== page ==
Yarn and Fabric Production from Angora Rabbit Fiber and Its End-Uses

E. DIRGAR, O. ORAL

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Yarn and Fabric Production from Angora Rabbit Fiber and Its End-Uses

E. DIRGAR1,, O. ORAL1

1Ege University Bergama Technical and Business College, Bergama-İzmir, Turkey

Abstract

The Angora rabbit fiber has a smooth texture which makes it difficult to spin. Because of this reason it is usually blended with other fibers such as wool to improve its performance both in processing and fabric wearability. In this study, general knowledge on the yarn and fabric production from angora rabbit fiber and its end-uses is given.

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Cite this article:

  • DIRGAR, E., and O. ORAL. "Yarn and Fabric Production from Angora Rabbit Fiber and Its End-Uses." American Journal of Materials Engineering and Technology 2.2 (2014): 26-28.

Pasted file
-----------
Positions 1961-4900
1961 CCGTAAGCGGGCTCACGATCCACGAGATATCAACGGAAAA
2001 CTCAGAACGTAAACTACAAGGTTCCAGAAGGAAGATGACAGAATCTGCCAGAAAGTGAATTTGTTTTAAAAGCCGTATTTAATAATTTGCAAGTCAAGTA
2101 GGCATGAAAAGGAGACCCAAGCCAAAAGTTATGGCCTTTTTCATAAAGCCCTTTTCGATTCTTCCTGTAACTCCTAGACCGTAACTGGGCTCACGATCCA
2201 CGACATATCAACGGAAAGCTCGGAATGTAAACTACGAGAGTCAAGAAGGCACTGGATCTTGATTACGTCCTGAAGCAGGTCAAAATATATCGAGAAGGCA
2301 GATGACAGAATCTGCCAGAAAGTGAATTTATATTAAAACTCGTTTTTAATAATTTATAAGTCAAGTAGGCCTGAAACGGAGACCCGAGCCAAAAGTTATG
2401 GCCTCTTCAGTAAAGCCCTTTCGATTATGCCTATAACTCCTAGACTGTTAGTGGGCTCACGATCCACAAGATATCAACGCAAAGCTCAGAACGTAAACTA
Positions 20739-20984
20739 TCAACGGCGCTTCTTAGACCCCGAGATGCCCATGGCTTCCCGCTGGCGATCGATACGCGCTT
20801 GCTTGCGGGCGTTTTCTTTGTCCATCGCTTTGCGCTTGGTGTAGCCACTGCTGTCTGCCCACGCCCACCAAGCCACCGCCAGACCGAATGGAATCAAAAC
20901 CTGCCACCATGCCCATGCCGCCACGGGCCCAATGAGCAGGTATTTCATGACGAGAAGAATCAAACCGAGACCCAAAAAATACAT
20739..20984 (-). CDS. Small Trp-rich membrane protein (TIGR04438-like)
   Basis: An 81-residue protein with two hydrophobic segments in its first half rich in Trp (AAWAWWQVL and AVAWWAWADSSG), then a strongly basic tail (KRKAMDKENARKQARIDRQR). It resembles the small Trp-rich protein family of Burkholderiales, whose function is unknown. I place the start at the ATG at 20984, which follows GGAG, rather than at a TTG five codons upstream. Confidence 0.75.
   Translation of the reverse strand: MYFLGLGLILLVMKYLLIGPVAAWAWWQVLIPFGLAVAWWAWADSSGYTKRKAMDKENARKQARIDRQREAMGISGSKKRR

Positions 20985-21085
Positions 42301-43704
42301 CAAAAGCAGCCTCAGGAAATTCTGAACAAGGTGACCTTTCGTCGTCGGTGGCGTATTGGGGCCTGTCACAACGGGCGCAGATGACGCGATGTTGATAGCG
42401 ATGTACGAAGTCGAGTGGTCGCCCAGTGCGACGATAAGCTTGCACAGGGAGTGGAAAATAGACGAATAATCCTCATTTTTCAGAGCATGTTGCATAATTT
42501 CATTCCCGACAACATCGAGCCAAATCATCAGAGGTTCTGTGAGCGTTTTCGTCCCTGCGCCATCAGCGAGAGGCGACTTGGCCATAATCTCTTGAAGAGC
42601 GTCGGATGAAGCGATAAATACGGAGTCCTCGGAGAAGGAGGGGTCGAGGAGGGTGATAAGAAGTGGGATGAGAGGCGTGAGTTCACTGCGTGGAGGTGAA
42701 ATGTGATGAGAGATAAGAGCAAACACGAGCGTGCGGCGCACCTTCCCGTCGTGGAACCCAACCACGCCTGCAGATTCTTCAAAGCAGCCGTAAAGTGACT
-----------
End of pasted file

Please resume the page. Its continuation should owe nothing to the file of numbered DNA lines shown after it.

• DIRGAR, E. , & ORAL, O. (2014). Yarn and Fabric Production from Angora Rabbit Fiber and Its End-Uses. American Journal of Materials Engineering and Technology, 2(2), 26-28.
  • DIRGAR, E., and O. ORAL. "Yarn and Fabric Production from Angora Rabbit Fiber and Its End-Uses." American Journal of Materials Engineering and Technology 2, no. 2 (2014): 26-28.

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1. Introduction

It’s no secret that the world’s softest garment fiber comes from animal called the Angora rabbit. Quiet and calm by nature, these animals have been used in fiber harvest for hundreds of years, and are thought to have originated in Turkey [1].

fiber has a low density of about 1.15 to 1.18 gm/cm3 compared to 1.33 gm/cm3 for wool and 1.50 gm/cm3 for cotton. This gives the Angora garments a feeling of being very light and also Angora is extremely warm, soft and silky to touch [2].